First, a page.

In a potential future where 3D printing plays a large role in hospital medicine, pliable, bio-adaptive, custom bone transplants could be quickly printed using a new "ink" developed by researchers at Northwestern.
Flexibility isn’t often a word we associate with bones, nor should we. But with the advent of a new synthetic osteoregenerative biomaterial in the form of a 3D-printable ink, doctors and patients may someday have a lot more flexibility in performing bone transplants.
Comprised 90% of hydroxyapatite, a calcium mineral that already occurs naturally in human bones, the material is markedly pliable. It was developed at Northwestern University, and the researchers refer to it as “hyperelastic bone” (HB). A biodegradable polymer makes up the remaining 10% of its composition. Research and results were recently published in the journal Science Translational Medicine.
In vivo animal testing has shown great promise. The researchers tested HB in subcutaneous implants in mice, posterolateral spinal fusion in rats, and in a calvarial defect case study in a non-human primate. Across the board, they found that it “did not elicit a negative immune response, became vascularized, quickly integrated with surrounding tissues, and rapidly ossified and supported new bone growth without the need for added biological factors.”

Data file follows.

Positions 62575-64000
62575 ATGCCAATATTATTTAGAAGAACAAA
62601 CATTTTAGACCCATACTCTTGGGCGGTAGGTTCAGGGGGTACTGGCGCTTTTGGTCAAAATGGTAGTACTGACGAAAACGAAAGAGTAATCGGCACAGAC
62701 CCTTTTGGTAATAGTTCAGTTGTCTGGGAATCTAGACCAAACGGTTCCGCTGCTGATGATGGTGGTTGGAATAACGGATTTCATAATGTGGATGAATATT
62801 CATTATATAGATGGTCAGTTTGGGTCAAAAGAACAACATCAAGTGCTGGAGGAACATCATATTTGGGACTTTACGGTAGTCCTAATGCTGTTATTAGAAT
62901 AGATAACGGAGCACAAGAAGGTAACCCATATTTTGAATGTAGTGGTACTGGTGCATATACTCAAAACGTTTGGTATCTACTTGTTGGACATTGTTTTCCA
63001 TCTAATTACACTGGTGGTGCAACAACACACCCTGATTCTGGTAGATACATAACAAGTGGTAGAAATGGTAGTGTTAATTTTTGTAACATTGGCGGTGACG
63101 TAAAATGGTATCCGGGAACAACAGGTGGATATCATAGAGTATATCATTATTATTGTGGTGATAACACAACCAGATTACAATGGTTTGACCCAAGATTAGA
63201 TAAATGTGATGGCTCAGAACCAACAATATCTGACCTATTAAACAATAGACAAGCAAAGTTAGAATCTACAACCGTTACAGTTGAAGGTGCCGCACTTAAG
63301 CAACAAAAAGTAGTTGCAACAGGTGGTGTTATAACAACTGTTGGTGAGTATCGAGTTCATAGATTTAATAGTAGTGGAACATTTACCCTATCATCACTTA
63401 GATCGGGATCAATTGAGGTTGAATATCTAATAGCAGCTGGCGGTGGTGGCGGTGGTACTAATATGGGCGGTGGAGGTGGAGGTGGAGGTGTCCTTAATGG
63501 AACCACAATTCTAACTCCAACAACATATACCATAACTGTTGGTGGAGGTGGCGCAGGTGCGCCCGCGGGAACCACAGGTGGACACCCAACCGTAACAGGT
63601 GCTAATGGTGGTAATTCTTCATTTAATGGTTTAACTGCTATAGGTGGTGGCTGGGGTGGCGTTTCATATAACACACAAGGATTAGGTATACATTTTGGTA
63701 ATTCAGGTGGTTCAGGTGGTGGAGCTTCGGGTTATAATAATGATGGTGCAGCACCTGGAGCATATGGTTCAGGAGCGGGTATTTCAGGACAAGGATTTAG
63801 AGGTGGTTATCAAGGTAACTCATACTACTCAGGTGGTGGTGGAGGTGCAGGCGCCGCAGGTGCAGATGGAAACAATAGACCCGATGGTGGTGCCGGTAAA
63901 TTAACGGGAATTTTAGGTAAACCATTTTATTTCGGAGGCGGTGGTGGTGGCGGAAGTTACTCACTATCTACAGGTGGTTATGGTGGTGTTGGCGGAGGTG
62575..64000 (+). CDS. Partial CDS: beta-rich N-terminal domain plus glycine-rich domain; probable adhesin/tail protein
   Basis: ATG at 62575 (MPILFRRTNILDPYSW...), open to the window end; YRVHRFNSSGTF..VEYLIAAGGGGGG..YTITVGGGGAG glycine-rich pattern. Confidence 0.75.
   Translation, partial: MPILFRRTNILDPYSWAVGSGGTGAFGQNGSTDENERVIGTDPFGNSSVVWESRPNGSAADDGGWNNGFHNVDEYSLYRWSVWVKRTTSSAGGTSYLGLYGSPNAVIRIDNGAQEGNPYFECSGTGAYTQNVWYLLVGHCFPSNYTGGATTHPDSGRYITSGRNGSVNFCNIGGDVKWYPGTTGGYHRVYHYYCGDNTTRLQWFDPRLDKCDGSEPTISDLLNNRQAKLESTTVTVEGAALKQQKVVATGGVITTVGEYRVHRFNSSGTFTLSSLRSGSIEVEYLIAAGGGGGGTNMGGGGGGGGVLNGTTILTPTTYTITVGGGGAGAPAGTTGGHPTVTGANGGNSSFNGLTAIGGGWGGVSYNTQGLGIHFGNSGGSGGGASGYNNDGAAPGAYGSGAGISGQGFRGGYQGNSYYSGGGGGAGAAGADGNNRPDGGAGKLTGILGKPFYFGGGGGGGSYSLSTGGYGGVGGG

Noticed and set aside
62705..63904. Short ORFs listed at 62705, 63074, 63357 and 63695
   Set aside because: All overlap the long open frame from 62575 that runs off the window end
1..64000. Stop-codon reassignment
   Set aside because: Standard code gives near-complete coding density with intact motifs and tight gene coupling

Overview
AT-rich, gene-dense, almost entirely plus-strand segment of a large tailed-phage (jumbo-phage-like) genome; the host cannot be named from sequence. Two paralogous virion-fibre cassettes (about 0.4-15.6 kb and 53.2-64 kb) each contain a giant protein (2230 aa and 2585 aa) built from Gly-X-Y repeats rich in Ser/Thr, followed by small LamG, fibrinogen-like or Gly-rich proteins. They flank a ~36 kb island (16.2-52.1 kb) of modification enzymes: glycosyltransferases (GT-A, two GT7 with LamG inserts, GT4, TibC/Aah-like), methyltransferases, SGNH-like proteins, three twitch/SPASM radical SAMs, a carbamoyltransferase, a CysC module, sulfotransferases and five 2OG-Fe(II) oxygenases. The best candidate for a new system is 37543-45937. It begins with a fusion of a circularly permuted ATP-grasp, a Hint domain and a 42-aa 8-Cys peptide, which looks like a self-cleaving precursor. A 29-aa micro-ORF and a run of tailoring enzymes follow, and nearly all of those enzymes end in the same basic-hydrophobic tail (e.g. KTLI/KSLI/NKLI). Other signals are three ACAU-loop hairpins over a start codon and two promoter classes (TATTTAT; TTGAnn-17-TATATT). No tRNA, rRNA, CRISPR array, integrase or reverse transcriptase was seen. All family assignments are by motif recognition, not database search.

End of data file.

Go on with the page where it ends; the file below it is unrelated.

“Cells can sense the hydroxyapatite and respond to its bioactivity,” says Ramille N. Shah, who led the research, “When you put stem cells on our scaffolds, they turn into bone cells and start to up-regulate their expression of bone specific genes. This is in the absence of any other osteo-inducing substances. It’s just the interaction between the cells and the material itself.”
Were rejection to become a concern, antibiotics could be mixed into the material itself. Its porousness and pliability can be varied to suit the specific needs of the transplant, and it can be tailored specifically in size and shape for the patient’s needs. Because a 3D printer can create one onsite, the turnaround between evaluation and implantation could be quite short, in a potential future where 3D printing takes on a large role in hospital medicine.
Children have few options for bone implants while they are still growing-a surgical implant often requires many more surgeries down the line, so this material may someday prove a breakthrough in the treatment of pediatric bone conditions.